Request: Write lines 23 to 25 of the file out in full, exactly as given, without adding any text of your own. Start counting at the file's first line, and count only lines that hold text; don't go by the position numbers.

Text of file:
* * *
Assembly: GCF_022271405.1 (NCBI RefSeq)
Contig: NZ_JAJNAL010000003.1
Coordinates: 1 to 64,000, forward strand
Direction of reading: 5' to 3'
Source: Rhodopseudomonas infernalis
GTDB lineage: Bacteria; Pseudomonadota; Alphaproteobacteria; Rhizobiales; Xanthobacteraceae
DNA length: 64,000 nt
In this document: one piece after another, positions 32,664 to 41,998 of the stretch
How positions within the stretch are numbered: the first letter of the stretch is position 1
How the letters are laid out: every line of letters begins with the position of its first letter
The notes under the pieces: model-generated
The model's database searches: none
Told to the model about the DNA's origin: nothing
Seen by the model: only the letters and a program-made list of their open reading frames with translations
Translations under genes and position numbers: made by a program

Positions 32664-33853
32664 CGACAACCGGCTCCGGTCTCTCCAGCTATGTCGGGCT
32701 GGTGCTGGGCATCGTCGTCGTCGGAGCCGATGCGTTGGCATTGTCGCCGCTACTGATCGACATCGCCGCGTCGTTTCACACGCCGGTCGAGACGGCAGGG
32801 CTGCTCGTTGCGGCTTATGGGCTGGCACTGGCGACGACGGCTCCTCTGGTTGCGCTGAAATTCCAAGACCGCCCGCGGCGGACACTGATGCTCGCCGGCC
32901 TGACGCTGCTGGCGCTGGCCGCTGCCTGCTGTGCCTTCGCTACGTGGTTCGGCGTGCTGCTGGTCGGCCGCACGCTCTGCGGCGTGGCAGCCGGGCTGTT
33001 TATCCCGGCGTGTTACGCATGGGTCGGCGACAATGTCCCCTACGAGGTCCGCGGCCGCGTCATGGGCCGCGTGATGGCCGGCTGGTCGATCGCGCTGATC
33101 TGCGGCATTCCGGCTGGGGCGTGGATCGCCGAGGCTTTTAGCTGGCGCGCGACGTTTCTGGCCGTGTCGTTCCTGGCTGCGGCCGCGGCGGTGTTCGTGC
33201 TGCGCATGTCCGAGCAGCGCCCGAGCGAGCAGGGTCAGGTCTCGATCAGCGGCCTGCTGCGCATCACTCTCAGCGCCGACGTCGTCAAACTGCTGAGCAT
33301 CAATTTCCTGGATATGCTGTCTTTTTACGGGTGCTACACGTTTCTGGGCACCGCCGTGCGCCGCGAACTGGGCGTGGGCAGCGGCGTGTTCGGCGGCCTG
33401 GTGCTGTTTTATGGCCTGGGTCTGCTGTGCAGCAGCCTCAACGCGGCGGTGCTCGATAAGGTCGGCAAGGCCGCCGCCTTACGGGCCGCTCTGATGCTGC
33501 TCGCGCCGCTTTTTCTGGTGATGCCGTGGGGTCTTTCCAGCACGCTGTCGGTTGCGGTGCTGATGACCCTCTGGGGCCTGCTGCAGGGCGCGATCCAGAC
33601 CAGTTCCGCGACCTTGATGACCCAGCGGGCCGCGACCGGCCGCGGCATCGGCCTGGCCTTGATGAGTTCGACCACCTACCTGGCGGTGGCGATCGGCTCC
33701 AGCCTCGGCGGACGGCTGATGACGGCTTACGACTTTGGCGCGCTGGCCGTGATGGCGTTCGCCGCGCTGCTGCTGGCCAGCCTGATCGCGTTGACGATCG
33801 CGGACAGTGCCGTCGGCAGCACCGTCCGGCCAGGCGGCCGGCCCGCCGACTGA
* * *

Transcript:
33201 TGCGCATGTCCGAGCAGCGCCCGAGCGAGCAGGGTCAGGTCTCGATCAGCGGCCTGCTGCGCATCACTCTCAGCGCCGACGTCGTCAAACTGCTGAGCAT
33301 CAATTTCCTGGATATGCTGTCTTTTTACGGGTGCTACACGTTTCTGGGCACCGCCGTGCGCCGCGAACTGGGCGTGGGCAGCGGCGTGTTCGGCGGCCTG
33401 GTGCTGTTTTATGGCCTGGGTCTGCTGTGCAGCAGCCTCAACGCGGCGGTGCTCGATAAGGTCGGCAAGGCCGCCGCCTTACGGGCCGCTCTGATGCTGC